We've covered how stretching isn't going to warm you up, doesn't improve performance, and doesn't prevent injuries, but we haven't covered the fourth myth: Stretching can prevent "delayed-onset muscle soreness."

Contrary to popular belief, muscle soreness doesn’t mean you’re getting stronger, it just means that you’re experiencing an inflammatory response to the eccentric component of an activity to which you are not adapted [12]. An eccentric contraction occurs when the muscles lengthen under tension, like the controlled lowering of a barbell toward your chest during a bench press. Therefore, there’s no evidence that DOMS can be prevented or reduced by stretching [13].

What about flexibility? If you're a gymnast, or in any specialized sport that requires an extreme range of motion, flexibility will help you achieve your ends, but there is a cost (sprains and strains from over-stretching), and most athletes in most sports perform at their best within a normal range of motion [14].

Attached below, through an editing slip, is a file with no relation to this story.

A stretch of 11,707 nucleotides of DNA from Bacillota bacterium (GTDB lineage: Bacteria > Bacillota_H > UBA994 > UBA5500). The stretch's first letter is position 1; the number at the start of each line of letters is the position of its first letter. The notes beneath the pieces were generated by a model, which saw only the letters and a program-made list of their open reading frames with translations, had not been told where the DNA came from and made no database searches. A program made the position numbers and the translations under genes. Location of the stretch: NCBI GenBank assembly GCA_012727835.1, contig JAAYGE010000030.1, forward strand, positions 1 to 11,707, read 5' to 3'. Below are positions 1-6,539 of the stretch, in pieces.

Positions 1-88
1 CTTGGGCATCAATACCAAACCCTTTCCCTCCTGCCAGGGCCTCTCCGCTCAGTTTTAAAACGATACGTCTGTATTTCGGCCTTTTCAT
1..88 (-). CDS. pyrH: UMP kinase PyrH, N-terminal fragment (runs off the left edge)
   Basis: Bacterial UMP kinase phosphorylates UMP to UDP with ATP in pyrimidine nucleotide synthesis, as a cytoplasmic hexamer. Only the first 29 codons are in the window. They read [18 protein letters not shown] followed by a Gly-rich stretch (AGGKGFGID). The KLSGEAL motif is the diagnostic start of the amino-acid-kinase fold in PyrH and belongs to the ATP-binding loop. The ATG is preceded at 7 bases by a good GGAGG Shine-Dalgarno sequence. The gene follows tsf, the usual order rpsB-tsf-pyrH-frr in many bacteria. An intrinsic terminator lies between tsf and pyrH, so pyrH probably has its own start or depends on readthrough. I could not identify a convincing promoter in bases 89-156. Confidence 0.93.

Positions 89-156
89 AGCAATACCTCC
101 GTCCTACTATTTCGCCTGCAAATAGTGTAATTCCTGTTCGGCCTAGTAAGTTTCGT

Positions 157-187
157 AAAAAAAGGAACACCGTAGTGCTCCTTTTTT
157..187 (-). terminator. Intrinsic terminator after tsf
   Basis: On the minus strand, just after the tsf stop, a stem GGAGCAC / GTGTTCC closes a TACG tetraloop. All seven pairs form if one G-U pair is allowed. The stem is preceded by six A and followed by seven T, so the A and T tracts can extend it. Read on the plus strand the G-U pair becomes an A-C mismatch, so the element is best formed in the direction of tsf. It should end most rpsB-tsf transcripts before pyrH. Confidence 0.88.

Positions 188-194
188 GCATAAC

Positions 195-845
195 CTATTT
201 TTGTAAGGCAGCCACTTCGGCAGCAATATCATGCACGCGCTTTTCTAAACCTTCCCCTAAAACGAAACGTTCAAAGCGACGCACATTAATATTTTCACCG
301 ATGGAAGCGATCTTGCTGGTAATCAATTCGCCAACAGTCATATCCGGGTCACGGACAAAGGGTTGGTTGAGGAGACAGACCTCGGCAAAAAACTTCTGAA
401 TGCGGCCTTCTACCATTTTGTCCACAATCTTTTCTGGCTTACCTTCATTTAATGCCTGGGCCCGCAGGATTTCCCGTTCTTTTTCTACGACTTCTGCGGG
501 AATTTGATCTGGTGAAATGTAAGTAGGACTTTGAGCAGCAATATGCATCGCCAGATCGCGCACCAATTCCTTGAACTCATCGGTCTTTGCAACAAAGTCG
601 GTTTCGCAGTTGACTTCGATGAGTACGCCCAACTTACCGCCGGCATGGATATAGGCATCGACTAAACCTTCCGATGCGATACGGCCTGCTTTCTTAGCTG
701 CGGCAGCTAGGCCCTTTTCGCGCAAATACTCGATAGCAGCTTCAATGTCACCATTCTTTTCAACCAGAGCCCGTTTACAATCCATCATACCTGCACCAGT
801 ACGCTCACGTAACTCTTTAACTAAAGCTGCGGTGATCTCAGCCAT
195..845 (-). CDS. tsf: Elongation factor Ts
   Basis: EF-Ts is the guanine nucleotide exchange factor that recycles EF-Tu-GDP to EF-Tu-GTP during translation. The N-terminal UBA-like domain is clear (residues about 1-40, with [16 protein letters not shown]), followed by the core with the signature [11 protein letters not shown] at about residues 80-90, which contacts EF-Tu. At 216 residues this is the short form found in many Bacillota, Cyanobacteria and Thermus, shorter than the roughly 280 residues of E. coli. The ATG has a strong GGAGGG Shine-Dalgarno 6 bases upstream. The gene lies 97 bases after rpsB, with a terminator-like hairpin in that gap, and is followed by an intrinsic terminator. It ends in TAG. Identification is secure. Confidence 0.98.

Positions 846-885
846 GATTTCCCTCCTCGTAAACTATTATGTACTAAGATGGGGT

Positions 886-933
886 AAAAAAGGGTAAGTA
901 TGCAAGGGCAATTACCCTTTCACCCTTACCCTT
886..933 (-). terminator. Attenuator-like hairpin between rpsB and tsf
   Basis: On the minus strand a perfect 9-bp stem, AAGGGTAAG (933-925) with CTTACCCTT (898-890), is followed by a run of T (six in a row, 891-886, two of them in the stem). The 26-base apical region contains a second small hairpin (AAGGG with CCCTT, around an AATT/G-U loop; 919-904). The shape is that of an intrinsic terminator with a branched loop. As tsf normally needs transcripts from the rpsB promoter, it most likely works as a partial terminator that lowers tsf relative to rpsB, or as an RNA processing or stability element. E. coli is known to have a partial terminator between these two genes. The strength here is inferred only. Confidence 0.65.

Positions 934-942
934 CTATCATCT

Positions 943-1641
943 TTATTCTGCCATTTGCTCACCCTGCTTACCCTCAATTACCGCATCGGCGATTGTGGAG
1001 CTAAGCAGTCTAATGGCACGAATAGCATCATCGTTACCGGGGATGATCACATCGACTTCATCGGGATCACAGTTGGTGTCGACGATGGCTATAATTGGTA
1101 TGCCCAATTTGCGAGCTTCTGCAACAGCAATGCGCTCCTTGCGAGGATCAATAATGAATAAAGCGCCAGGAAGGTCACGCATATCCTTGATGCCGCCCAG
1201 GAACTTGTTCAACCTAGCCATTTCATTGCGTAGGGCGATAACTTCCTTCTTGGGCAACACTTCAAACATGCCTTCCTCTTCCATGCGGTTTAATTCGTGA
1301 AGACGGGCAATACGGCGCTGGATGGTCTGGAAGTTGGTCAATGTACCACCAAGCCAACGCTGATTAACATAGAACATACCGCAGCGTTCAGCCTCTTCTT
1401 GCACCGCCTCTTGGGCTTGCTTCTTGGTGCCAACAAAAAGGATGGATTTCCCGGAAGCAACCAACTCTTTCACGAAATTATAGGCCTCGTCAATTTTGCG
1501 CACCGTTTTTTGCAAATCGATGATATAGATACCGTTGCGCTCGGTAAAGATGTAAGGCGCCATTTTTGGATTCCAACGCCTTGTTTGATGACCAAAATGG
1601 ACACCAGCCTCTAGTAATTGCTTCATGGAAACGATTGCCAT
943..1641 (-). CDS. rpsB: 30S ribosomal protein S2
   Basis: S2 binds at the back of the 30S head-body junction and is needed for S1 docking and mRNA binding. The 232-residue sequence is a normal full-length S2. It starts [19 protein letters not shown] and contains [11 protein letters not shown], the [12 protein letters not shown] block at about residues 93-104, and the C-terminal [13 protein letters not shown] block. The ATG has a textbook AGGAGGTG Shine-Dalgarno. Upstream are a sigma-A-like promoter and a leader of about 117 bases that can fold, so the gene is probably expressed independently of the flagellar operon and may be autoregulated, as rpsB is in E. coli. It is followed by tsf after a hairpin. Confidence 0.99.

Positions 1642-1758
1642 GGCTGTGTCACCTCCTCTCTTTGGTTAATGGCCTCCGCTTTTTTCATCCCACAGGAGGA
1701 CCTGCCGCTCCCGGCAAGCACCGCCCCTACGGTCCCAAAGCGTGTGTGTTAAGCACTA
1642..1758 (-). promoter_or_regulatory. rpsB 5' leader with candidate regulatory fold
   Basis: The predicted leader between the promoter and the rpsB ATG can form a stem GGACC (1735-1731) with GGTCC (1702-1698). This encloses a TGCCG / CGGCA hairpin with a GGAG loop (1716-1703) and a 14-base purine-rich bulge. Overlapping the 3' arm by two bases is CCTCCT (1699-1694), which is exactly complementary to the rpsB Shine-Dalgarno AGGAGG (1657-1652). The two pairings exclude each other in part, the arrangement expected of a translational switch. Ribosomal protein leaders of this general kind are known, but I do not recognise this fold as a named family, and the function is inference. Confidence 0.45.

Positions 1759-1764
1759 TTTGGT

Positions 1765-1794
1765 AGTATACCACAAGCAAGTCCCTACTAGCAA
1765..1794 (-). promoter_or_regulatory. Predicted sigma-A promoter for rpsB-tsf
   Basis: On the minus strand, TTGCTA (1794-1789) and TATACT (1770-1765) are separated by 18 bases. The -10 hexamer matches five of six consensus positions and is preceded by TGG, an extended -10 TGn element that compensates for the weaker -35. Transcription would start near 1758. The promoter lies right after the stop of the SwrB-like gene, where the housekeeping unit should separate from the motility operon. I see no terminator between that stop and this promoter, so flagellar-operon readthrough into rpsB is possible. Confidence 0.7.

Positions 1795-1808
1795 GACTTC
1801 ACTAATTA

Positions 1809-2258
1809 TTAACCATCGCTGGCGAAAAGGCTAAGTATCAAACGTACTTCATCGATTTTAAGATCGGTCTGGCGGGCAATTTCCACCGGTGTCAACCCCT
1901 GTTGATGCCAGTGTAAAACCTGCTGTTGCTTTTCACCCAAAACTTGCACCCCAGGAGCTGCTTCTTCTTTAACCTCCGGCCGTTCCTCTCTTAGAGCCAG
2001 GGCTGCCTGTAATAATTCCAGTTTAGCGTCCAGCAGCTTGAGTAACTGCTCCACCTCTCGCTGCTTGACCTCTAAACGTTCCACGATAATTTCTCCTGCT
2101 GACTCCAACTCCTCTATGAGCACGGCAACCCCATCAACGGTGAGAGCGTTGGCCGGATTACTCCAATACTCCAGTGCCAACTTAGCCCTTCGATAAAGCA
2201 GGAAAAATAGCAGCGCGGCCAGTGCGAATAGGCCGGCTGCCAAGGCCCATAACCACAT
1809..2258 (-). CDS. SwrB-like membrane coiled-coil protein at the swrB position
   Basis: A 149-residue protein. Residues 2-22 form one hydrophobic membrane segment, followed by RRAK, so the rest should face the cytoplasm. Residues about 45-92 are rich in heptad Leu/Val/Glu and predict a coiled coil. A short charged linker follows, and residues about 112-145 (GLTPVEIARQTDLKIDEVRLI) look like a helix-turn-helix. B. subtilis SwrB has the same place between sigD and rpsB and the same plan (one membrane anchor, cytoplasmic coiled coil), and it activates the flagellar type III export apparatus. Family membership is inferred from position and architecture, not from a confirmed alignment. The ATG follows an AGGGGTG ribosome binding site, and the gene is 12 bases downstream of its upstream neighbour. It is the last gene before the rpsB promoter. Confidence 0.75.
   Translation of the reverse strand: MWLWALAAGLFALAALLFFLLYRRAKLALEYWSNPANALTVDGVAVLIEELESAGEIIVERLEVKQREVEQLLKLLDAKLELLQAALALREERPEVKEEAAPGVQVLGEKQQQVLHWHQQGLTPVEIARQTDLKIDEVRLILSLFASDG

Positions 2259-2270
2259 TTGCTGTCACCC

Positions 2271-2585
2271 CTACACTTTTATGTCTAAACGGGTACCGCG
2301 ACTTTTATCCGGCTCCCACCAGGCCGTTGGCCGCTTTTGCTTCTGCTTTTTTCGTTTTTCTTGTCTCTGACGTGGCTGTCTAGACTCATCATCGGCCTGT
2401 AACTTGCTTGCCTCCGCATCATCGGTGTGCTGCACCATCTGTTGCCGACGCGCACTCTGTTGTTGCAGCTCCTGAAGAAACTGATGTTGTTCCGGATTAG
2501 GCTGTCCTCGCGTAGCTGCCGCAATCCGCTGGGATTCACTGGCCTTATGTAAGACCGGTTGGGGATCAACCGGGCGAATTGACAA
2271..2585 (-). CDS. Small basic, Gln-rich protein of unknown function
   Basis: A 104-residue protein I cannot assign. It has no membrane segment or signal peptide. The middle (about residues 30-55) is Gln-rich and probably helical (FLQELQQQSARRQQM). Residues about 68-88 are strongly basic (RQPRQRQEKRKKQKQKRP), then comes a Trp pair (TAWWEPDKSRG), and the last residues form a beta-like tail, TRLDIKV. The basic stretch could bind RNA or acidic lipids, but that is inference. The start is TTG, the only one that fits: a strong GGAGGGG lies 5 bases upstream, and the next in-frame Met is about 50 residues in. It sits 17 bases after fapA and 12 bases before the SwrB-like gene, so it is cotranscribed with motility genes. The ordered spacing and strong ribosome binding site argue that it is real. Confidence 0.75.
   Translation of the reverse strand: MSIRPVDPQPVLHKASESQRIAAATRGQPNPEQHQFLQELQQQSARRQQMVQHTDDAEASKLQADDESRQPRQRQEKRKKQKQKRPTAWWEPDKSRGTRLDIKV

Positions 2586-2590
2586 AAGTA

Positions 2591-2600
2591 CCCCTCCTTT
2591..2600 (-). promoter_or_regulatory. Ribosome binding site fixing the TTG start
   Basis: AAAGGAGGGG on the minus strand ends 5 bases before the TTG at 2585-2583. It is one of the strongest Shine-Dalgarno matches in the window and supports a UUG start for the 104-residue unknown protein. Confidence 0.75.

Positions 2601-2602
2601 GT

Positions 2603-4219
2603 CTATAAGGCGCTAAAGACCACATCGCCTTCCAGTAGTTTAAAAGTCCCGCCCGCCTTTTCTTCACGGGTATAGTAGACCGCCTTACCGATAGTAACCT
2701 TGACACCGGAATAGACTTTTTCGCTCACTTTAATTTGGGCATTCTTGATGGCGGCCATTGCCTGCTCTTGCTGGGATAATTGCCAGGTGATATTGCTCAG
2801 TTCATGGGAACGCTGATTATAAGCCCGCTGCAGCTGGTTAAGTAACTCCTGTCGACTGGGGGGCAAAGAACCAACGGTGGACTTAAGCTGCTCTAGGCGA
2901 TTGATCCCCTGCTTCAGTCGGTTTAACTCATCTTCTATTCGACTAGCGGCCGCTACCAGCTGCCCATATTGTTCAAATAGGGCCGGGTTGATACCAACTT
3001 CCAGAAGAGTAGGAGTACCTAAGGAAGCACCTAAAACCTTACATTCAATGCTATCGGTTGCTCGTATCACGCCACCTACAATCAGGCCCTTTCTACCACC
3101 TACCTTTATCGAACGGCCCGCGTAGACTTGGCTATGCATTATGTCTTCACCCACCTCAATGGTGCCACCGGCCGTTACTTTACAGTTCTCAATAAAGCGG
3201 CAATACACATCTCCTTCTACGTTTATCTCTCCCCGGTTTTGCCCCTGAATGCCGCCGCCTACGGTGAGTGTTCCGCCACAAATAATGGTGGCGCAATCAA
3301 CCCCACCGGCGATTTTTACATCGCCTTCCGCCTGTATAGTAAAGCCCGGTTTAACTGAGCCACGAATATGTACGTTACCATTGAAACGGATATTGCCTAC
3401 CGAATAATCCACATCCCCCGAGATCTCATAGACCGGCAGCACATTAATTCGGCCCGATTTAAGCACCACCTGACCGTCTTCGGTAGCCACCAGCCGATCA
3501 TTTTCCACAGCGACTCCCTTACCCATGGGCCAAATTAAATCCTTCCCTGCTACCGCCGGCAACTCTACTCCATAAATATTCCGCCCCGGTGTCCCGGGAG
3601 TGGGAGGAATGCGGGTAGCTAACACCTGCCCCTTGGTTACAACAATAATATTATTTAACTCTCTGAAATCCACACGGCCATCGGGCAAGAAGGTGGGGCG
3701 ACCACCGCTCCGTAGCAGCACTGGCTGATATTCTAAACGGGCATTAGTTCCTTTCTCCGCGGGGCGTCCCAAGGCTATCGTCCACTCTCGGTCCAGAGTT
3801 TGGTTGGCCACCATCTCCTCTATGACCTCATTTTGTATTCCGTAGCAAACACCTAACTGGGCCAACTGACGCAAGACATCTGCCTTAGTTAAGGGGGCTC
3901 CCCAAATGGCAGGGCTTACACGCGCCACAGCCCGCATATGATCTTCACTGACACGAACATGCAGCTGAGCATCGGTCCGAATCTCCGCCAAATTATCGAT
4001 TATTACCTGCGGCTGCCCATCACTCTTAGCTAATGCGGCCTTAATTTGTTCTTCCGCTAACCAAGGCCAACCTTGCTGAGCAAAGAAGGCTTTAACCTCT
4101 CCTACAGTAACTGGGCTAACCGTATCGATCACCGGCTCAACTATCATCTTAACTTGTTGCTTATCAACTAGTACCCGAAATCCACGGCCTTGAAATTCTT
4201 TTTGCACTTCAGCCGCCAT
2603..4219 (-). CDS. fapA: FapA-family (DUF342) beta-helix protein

Furthermore, the evidence does not prop up the popular assumption that stretching permanently changes the muscle's length. A 2014 study [15] did not find a change in muscle tissue structure, but rather, the increased flexibility seemed to be due to stress tolerance [16]. This is your nervous system's protective mechanism stopping you from over-stretching and tearing a muscle. In other words, it's in your brain, man!

Fine. Stretching doesn't improve performance, or prevent soreness or injuries, but is there evidence that it helps with pain and recovery? Most people will say they find relief from chronic back pain and other ailments when they stretch, and there is evidence for this, which suggests stretching could aid in pain relief by decreasing inflammation in connective tissue [17]. We don't know for sure because more studies are needed, and there's no evidence that stretching fixes the cause of the issue, only that it might provide relief.

So, does stretching have any proven benefits? Yes! All we can say is that a stretch feels damn good after you've been sitting at the computer all day typing up an article with multiple citations. So, have yourself a good stretch now and then because it feels good, and not because someone tells you to.